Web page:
What makes a great bar? The beer list? The clientele? The jukebox?
I think it’s a little of each, and my favorite bar in the world, the C.C. Club, excels in all of those categories. It’s an ages-old watering hole in Minneapolis, small and unassuming on the outside, cavernous and womb-like on the inside. The booths are plush, but not too soft; the lighting is dim, but not too dark. The walls, grayed by decades of cigarette and pot smoke, are covered in a rug-like material, the kind you might see in a suburban basement. The whole place, in fact, is like a basement–not in the sense that you feel cut off from the world (though you do), but because you feel like, at any moment, a grown-up will come in and tell you to stop yelling so much.
When we moved to Minneapolis nine years ago, we had the pleasure of getting to know all the amazing things about the city. Some of them–Prince, lakes, The Mary Tyler Moore Show–we knew already, but there was a lot yet to know. Among the unknowns was the Replacements, a band that I had heard of but never heard. I instantly fell in love with them, for the same reasons so many people do: primarily, they consistently sounded like they were on the verge of falling apart, but they seldom did.
When the Replacements drank (and they, um, often did), it was typically at the C.C. Club. And maybe this is just how it seems in retrospect, but it’s a very Replacements-esque bar. It’s definitely a place for casual and professional drinkers, but the professionals seem especially at home there. In a recent oral history of the C.C. Club, Replacement Tommy Stinson said of the bar, “It’s just a dingy old working-man’s bar, they’re littered all over the country, like where the blue-collar guy goes to unwind and talk about his woes. But all of us, we kind of came from that. We all come from that sort of life, a bunch of crap working stiffs trying to get by.”
That’s where “Here Comes a Regular” comes in. It’s a paean to bars full of, well, alcoholics (says one person in the article, “to some degree it was like, ‘Jesus, we’re all at a certain point when we needed to cut back on our drinking'”), but also about places full of people just like you, whatever you’re like. It also perfectly captures Minnesota, whose weather, hot or cold, seems to encourage people to take shelter. “Summer’s passed, it’s too late to cut the grass,” sings Paul Westerberg, “there ain’t much to rake anyway in the fall.” It’s a song, and a place, full of people stuck in limbo.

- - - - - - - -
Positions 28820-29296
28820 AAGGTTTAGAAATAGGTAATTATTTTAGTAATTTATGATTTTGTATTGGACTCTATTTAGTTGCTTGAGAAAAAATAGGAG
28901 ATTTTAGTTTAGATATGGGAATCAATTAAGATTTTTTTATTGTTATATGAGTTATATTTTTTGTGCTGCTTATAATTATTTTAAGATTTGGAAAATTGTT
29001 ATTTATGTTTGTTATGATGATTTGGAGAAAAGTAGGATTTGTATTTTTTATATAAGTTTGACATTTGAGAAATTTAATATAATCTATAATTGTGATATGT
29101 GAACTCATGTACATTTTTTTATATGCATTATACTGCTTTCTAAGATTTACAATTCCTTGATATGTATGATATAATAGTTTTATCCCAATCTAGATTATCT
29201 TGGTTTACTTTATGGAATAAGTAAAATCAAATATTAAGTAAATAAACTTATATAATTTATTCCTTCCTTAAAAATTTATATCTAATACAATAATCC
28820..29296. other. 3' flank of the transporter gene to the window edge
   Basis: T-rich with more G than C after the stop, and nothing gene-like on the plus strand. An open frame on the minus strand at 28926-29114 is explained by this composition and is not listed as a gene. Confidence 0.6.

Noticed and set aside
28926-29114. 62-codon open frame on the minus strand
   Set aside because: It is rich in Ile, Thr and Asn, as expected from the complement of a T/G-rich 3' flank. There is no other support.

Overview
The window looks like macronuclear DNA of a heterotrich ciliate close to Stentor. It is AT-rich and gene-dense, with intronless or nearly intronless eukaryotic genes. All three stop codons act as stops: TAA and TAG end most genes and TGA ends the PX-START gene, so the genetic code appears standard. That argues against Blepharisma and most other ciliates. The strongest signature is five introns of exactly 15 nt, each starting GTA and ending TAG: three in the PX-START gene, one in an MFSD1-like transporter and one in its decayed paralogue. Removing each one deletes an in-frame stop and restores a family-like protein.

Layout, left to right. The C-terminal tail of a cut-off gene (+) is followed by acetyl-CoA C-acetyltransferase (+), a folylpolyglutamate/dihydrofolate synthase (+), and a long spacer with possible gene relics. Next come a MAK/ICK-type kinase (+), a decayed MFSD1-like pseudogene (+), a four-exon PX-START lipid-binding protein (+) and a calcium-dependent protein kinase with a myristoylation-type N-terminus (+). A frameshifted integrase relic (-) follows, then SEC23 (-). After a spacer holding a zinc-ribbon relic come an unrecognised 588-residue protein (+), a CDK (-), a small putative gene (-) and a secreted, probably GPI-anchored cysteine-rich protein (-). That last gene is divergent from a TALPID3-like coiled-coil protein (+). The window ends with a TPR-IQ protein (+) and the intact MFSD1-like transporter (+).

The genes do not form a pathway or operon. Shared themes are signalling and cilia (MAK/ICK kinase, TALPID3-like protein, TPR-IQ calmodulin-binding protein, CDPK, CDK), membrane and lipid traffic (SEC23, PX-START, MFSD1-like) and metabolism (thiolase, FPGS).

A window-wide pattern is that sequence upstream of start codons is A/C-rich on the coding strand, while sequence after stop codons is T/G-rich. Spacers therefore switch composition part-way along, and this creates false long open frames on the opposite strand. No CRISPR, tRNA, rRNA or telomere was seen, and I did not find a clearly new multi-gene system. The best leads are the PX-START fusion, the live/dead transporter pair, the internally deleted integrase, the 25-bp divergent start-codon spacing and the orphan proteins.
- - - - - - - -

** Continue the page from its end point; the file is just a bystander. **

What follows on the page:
Westerberg is famously cagey about his songs, but the consensus is that “Here Comes a Regular” is about the C.C. Club. “I mean, it sounds like it was written in that place,” says journalist G.R. Anderson in the oral history. “Who knows what a song is about, but it sure sounds like the C.C. Club to me, the C.C. Club that I know. And the place always got awfully quiet when you played it on the jukebox.”
For the longest time, if I had a song stuck in my head, it was “As Fas As I Know” by Paul Westerberg. This was especially likely to happen if I was walking briskly, because this song perfectly fits that speed. It seems to exist at some neutral rhythm, some natural state of being. It just is.
I have a feeling that Westerberg doesn’t think much of this song. I’m not sure why I think that; possibly because I know that he hastily recorded it in his basement. But I think it’s an amazing little pop song, with “little” being a strength—this song accomplishes a lot in its three minutes and (mostly) three chords.
I keep saying this on this blog, but the melody here is so simple. I don’t understand how a melody like this—mostly consisting of the eight notes in a major scale—hasn’t been used before. So many combinations left, after all these years! Incredible.
Despite those constraints, the song builds, in its way. When Westerberg’s voice cracks slightly on “kid” in the last verse, it’s like he’s lost his composure just a little bit, for a split second. For this wistful, breezy song, it’s the equivalent of all hell breaking loose on a rock epic by the Who or Led Zeppelin. It’s all relative.